Lack of fatalities may be result of increased safety efforts

By Lisa Bishop

MILLBRAE

When it comes to putting in that extra effort for the cause of passenger safety, Chris Payne is the man.

Payne, a former train engineer and currently Caltrain's safety officer, wasn't above rolling up his sleeves and exerting some elbow grease back in January to slather down the Millbrae train station with a glaring yellow 'warning' marker. And over the yellow, Payne and his painting co-horts, Pat Boland in Caltrain's marketing dept. and Steve Hanson, Caltrain's manager of stations, have stenciled red danger signs every three feet or so.

To accommodate the county's culturally diverse population, the danger warnings use the internationally recognized warning of a circle with diagonal slash symbol to help all passengers understand the English printed message "no waiting here."

There is now so much yellow paint splashed all over the Millbrae Caltrain station that passengers can't help but be aware of the pervasive 'warning' atmosphere.

"I want our passengers and people who are thinking about getting near these trains to absolutely know that they are dangerous. We are serious about safety," said Caltrain Executive Director Mike Scanlon.

Payne noted that he took "a day off, my anniversary, actually" to pitch in with the warning paint job.

"We had contracted with a highway painter -- the guys who paint the traffic stripes -- but bad weather just kept pushing them back, causing more delays. So on Saturday, Jan. 27, the three of us came out here and got it done," said Payne.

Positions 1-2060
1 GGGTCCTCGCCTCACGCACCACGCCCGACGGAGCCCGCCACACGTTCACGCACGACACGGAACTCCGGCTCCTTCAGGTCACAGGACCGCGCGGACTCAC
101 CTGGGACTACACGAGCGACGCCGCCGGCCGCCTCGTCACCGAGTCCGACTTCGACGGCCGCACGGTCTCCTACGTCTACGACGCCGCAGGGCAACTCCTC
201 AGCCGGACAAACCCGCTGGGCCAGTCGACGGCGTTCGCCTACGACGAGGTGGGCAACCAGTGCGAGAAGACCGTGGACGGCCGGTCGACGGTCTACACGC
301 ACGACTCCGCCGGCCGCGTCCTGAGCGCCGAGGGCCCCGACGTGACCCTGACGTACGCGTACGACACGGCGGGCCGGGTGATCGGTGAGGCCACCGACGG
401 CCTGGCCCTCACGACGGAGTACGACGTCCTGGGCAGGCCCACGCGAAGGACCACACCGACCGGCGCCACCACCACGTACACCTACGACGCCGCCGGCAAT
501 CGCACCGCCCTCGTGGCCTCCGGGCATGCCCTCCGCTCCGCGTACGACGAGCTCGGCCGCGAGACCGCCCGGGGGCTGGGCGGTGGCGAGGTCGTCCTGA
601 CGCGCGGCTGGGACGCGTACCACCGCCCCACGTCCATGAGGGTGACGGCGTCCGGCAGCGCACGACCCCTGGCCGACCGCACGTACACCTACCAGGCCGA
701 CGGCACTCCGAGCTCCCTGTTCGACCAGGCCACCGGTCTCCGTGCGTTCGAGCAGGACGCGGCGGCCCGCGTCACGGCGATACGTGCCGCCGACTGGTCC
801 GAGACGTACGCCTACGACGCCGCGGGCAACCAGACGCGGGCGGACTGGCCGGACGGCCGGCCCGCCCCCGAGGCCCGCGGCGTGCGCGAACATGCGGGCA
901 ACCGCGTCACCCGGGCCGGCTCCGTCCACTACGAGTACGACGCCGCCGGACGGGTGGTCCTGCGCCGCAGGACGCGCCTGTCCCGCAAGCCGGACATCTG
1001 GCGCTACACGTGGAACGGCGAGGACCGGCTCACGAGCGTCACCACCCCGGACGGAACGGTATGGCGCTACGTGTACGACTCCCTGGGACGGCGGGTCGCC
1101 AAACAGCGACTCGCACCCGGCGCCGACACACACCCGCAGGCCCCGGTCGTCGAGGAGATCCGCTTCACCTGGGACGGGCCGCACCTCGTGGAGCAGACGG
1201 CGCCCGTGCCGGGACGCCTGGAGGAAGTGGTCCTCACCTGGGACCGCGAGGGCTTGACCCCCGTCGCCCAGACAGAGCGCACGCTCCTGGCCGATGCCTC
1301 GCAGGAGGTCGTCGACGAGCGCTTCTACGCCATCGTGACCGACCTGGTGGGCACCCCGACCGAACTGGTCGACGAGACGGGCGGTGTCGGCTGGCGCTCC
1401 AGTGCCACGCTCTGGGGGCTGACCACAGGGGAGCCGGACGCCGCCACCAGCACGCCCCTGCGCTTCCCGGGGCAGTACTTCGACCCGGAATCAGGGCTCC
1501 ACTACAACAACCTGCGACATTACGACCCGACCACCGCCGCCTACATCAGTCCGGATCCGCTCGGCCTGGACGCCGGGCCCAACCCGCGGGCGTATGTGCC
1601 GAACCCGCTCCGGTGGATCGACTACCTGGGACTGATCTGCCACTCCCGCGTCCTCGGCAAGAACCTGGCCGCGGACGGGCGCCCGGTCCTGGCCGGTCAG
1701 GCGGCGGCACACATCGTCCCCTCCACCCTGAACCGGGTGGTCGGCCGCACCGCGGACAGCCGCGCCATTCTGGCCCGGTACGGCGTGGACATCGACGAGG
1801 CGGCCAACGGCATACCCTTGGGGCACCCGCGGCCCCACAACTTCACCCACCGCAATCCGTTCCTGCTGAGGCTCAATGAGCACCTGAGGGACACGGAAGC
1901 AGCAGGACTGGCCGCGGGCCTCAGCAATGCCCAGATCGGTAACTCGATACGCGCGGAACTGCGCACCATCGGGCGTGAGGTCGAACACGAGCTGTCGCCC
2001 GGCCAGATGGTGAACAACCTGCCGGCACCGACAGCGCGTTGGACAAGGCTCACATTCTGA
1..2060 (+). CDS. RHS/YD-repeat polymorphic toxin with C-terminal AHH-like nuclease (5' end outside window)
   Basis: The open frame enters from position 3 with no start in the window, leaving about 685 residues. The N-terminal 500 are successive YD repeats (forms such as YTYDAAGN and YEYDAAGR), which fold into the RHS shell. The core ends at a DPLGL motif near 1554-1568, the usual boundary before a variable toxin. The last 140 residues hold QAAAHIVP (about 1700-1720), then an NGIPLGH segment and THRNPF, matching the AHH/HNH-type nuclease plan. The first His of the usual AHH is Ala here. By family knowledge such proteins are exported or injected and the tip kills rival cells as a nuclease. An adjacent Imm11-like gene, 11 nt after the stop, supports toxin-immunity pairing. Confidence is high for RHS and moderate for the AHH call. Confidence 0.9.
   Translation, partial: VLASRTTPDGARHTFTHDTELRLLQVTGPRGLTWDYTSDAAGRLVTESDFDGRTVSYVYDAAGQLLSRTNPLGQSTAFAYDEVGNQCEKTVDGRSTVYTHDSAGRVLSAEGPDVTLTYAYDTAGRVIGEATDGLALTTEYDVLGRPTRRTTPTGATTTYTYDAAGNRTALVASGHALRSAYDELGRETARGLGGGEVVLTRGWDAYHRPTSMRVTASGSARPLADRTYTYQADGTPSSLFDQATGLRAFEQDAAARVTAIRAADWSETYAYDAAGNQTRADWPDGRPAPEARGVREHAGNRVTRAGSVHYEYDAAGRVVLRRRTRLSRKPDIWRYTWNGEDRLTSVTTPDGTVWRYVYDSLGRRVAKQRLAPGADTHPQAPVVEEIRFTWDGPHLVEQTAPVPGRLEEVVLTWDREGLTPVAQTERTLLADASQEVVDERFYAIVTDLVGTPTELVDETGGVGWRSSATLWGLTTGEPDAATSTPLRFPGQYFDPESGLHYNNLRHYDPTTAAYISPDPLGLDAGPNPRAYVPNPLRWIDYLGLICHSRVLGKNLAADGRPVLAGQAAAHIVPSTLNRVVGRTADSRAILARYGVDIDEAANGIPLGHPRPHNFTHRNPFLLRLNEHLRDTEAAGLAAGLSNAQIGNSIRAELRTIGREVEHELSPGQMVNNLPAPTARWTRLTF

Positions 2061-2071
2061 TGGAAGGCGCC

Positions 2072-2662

"We all ruined our clothes," he added good-humoredly.

As the year 2001 reaches the end of its first quarter, safety measures such as the yellow warning paint, red danger signs underfoot and a flurry of police and security officer activity along the tracks have kept the rail-related death count in the county low. As of March 23, only one person had died in a Caltrain accident.

In 2000, 18 people were killed on Caltrail's right of way.

On Monday, January 29, around 5:50 p.m., Eduardo Lacsanaupa, 42, of Redwood City, was struck and killed by a Caltrain locomotive where the tracks and Redwood City's Brewster Avenue intersect. That death has been ruled an accident.

While even one death is unfortunate, this statistic is far better than last year's. By this time last year, seven people had lost their lives in Caltrain fatalities. Of those seven, six were ruled accidents by the county coroner's office.

As the number of commuter passengers on Caltrain continues to grow, more and more pedestrians are inevitably vulnerable to train accidents. And when a million-pound train hits a pedestrian, the accident will be a fatal one.

Caltrain officials report that 10.3 million people rode the trains in the year 2000, a 14.2 percent increase over 1999. But in the year 2000, more people died on the tracks than in 1999 and 1998 combined. The high death toll had many concerned about Caltrain's safety efforts.

Those concerns grew even graver when a passenger was killed at a station while standing on a center-boarding platform. The November 15 death of San Mateo County resident Chia-Chun Yao, as he stood on an area where many Caltrain passengers frequently stand, heightened interest in Caltrain's JPB (Joint Powers Board) attitude about passenger and pedestrian safety.